How to format your novel for Smashwords in ONE DAY

How to format your novel for Smashwords in ONE DAY


from the full article at

See Smashword’s very own tips (for more detail)

Clean up your manuscript of wonky formatting

Your MS Word document will be converted into several electronic formats by Smashwords’ Meat Grinder, which basically means computer code will be inserted into and wrapped around your text.

The Smashwords Style Guide has a section called The Nuclear Method with instructions on how to strip a manuscript of formatting.

BUT—this advice will strip your manuscript of Italics as well.

You need to clean up your manuscript without removing your italics. I’ve already written a post on that with step-by-step instructions here:

How To Clean Up Your Manuscript Formatting In MS Word >

Also, there’s a bunch of things that the Smashwords ebook converter (a.k.a. the Meat Grinder) doesn’t like:

  • more than 4 paragraph returns in a row (4 empty lines between paragraphs, chapters, scenes, whatever)
  • headers and footers
  • hyperlinks that point to other ebook retailers (like Amazon) or directly to files (like a PDF); but links that point to social media websites or your own blog are fine
  • non-standard fonts; stick to the fonts Word comes with. You shouldn’t care about fonts in ebooks anyway, since not you but the readercontrols how the novel is displayed (font, size, spacing, etc.)
  • text formatted in small caps
  • columns (like in newspapers), tables, text boxes, or text that’s wrapped around an image (if you have images, follow the image formatting instructions in the Smashwords Style Guide. For the rest of the post I’ll just assume you don’t have any.)


Create your own styles

You can format your text by selecting it and applying direct formatting to that piece (by using the formatting options in your Home tab), or you can apply a predefined style to that selected text.

style is a set of formatting rules applied to a paragraph. A “Heading,” for example, is a default MS Word style that formats text to look like a sub-title (or section title, or whatever).

You must control the way your whole document is styled, and it must be styled consistently throughout.

Here’s how to define your own styles

  • Open your styles applet in Word
    Depending on which version of Word you have, this will be somewhere else; for Word 2010 it’s here:
  • Now click on the little button on the lower left, to Create New Style from Formatting
  • You can create your style based on some predefined style, or you can delete whatever’s in that field and create one from scratch.
  • Beside the basic settings you can see right here (font, size, alignment, andb/i/u), another super important setting is hidden below under Format > Paragraph
  • Here, in the first tab “Indents and Spacing” you can define the first line indent of your style, the line spacing, and the paragraph spacing.
  • In the second tab, “Line and Page Breaks” you have an option that will automatically insert a page break before the paragraph wearing your style. This is very useful when you define your Chapter Title style, because it will set your every chapter to always start on a fresh page.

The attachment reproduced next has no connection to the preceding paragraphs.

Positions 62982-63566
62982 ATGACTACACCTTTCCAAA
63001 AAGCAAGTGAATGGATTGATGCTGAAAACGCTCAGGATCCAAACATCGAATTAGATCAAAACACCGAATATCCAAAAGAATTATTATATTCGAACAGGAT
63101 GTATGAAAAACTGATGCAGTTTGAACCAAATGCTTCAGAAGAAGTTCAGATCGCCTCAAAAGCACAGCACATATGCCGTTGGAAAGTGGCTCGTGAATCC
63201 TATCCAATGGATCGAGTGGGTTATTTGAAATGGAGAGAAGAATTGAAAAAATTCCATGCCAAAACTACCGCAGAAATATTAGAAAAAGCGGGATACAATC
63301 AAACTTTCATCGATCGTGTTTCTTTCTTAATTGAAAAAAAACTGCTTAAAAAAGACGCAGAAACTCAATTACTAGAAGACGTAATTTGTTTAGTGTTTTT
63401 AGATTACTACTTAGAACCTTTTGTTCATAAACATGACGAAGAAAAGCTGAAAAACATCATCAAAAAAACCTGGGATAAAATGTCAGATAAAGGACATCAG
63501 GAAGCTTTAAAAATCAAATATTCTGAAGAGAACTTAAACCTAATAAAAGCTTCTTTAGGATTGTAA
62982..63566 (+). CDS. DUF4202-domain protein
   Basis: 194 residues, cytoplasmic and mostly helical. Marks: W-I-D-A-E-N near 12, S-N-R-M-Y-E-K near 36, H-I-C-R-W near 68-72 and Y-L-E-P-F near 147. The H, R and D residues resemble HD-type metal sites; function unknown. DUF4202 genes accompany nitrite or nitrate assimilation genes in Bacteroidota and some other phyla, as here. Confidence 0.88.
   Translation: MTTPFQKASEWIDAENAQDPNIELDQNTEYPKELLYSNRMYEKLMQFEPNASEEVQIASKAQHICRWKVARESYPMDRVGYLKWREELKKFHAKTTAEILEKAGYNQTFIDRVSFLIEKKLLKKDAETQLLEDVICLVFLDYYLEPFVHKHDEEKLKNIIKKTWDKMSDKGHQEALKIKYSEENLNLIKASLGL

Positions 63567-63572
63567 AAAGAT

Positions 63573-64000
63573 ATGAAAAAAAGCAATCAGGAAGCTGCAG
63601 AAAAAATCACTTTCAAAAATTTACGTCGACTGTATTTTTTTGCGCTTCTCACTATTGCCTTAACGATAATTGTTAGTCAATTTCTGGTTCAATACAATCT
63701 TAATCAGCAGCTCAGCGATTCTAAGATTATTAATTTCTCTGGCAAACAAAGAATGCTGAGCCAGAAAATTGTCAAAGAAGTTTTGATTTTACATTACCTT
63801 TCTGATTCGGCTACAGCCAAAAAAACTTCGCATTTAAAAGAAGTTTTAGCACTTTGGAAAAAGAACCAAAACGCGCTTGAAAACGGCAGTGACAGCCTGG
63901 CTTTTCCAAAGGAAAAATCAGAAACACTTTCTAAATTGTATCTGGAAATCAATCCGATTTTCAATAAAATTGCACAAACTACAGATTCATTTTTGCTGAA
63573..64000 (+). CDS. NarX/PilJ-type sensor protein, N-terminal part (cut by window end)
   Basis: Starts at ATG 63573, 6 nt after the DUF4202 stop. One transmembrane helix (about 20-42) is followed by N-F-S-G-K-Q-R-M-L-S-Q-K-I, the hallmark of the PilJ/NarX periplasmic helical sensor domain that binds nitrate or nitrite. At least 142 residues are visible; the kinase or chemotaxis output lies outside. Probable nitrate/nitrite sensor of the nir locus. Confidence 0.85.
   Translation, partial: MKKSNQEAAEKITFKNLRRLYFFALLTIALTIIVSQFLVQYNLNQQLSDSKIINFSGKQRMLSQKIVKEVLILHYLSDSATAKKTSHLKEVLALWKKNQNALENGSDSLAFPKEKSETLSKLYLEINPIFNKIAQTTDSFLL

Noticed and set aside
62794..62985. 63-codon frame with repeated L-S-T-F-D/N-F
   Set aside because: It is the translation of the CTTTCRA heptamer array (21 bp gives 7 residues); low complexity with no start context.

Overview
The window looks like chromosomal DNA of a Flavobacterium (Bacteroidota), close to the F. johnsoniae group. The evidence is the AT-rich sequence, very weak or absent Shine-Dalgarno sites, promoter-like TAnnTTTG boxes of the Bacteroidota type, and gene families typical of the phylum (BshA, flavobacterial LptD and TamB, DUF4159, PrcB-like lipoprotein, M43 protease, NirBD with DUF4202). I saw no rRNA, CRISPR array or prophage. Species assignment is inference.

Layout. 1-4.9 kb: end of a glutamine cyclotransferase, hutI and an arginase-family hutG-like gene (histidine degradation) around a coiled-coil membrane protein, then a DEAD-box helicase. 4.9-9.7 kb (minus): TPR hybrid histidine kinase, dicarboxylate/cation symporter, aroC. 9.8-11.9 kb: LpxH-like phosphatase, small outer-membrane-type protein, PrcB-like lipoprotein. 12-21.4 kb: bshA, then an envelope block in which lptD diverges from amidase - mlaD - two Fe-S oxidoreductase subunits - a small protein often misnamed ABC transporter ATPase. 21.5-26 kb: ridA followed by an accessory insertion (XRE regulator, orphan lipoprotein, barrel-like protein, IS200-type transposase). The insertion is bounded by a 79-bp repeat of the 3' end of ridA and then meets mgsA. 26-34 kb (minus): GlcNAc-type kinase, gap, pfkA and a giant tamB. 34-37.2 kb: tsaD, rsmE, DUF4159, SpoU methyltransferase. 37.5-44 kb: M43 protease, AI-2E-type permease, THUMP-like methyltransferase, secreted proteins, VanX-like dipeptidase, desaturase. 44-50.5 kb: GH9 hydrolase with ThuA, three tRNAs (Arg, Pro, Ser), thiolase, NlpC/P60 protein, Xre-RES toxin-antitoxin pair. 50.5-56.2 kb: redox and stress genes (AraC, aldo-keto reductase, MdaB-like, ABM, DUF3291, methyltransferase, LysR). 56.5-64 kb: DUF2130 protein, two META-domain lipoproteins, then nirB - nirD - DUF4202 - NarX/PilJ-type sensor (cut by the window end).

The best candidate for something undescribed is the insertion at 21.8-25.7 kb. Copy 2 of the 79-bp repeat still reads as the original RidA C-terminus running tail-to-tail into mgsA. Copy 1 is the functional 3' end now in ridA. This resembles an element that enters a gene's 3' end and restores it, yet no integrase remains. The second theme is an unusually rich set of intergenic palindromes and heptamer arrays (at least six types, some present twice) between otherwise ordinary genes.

The kind of styles you need for your Smashwords ebook, and go through them in the order in which you’d see them as you pass through the manuscript.

  1. Novel Title

Your novel title should be in a bigger, more visible font than anything else in the ebook. It should at least be:

  • centered
  • no indent
  • big= 14 pt (that’s the biggest size accepted in ebook conversion)

You can make it bold and/or italicized.

You can use Word’s “Title” style as a base, or you can create your own from scratch. Name it something obvious like “My Novel Title.”

You can style your “by [author name]” line, or any other text you have below your title (The XYZ Series, Book 12) in their own way, or by using the same style as your front matter (see below).

  1. Section Title

With “section” I mean manuscript sections other than your novel text, such as your Copyright Notice, Disclaimer, Dedication, Acknowledgments, Foreword, Author Bio, Other Titles, etc.

For these, you should have an own style that’s at least:

  • centered
  • no indent
  • normal sized (12 pt)
  • has a page-break before (so each section starts on a fresh “page”)
  1. Front Matter

Front matter is all the text that comes before your novel. In an ebook that’s usually just the copyright notice, a disclaimer (if need be), and the dedication page. Everything else you have should be placed after the novel.

Front matter formatting should be very simple:

  • centered
  • no indent
  • single line spacing
  • normal sized (12 pt) or smaller (10pt, no smaller)
  1. Chapter Title

Your chapters should ideally start each on a new page, and not at the bottom of a previous one. So you want your chapter title style to be at least:

  • bold
  • bigger sized than your novel text (14 pt)
  • have a page-break before
  • have paragraph spacing before (so it’s not stuck at the upper edge of the reader’s screen, but has a nice bit of white space above it)
  • have paragraph spacing after (so there’s a bit more space between it and the actual text underneath; you shouldn’t have more than one paragraph return there, so us this setting instead to increase that space)

You can have it in ALL CAPS, left aligned, centered or right-aligned, however you like.

If you have subtitles, format them like this:

  • normal sized (12 pt)
  • no indent
  • no page break before

You may also have other things (like quotes, verses, etc.) before your actual chapter text. Play around with formatting these, but don’t forget that less is always more when it comes to formatting.

  1. Body Text

This is the style you will apply to your actual manuscript text.

This is also the only style best created based upon Word’s own “Normal” style, and not created from scratch, for a very simple and important reason: to protect your Italics. (Word is a bit freaky in this respect.)

Your body text style should be:

  • left aligned (ebook readers automatically justify text depending on screen size, so don’t mess with that, stick to the basics)
  • not bolded, not italicized, not udnerlined — don’t touch those settings in the first place